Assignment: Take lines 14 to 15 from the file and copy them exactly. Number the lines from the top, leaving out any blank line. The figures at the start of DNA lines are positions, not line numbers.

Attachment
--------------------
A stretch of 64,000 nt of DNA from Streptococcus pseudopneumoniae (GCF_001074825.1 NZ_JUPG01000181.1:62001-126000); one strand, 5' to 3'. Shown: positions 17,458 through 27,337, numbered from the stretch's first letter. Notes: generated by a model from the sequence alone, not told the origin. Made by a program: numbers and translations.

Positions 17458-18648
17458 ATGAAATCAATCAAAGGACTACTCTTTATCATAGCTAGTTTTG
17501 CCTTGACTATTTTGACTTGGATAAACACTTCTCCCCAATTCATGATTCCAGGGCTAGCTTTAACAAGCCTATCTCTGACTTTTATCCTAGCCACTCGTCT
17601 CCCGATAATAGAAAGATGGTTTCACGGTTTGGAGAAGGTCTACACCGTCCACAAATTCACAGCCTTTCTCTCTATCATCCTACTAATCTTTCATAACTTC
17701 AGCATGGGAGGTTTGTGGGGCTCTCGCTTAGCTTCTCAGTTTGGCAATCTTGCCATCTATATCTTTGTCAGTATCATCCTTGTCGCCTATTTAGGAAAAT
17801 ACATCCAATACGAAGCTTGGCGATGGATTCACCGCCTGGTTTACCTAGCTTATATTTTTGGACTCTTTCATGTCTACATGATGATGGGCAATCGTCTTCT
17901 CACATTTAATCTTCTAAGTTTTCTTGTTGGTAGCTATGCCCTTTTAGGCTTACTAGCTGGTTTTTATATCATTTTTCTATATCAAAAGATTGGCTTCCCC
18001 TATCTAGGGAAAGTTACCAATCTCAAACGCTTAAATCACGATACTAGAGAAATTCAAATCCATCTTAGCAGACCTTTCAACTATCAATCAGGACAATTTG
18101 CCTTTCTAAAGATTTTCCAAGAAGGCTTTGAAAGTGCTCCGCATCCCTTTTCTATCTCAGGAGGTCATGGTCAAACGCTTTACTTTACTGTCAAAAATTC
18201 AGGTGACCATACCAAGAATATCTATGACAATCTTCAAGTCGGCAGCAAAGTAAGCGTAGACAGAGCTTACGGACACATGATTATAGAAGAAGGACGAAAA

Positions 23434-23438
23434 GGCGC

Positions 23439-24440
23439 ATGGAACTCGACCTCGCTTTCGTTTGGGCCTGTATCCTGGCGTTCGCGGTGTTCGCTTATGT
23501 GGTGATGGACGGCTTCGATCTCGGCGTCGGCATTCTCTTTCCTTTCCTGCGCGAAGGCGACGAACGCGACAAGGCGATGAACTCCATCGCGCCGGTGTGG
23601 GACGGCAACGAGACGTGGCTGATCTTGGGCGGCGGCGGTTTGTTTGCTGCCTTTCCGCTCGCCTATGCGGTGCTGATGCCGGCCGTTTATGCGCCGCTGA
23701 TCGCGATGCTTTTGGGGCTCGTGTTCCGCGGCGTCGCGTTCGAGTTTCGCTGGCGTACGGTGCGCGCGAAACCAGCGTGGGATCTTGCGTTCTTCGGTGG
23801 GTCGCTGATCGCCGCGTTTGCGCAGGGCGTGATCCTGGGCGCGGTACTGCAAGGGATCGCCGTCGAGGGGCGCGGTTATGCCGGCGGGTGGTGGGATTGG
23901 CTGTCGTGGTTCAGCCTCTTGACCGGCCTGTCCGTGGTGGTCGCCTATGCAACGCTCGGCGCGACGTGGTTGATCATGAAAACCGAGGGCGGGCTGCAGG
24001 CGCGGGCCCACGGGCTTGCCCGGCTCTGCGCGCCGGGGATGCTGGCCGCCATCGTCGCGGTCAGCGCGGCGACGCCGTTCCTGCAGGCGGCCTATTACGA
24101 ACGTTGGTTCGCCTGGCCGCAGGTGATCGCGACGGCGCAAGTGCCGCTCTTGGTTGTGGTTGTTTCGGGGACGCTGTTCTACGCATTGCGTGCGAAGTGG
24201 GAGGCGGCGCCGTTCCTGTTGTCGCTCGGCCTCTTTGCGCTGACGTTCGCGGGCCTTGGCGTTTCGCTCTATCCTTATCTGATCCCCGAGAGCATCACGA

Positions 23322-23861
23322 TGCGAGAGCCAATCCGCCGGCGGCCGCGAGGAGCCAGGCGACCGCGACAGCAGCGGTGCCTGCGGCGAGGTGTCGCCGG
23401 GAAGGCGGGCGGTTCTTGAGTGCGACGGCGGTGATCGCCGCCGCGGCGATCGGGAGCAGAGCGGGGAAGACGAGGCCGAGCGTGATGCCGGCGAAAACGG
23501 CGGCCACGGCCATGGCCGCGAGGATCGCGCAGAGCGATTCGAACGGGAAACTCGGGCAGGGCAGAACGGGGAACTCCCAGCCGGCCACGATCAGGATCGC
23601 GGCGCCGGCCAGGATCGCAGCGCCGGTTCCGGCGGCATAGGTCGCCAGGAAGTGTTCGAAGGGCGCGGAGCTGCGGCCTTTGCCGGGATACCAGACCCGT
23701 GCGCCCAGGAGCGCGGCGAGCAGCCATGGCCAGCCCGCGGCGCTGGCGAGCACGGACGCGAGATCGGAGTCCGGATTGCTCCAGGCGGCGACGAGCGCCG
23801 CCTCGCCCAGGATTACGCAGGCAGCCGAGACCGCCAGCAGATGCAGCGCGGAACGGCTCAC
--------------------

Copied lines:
Positions 23439-24440
23439 ATGGAACTCGACCTCGCTTTCGTTTGGGCCTGTATCCTGGCGTTCGCGGTGTTCGCTTATGT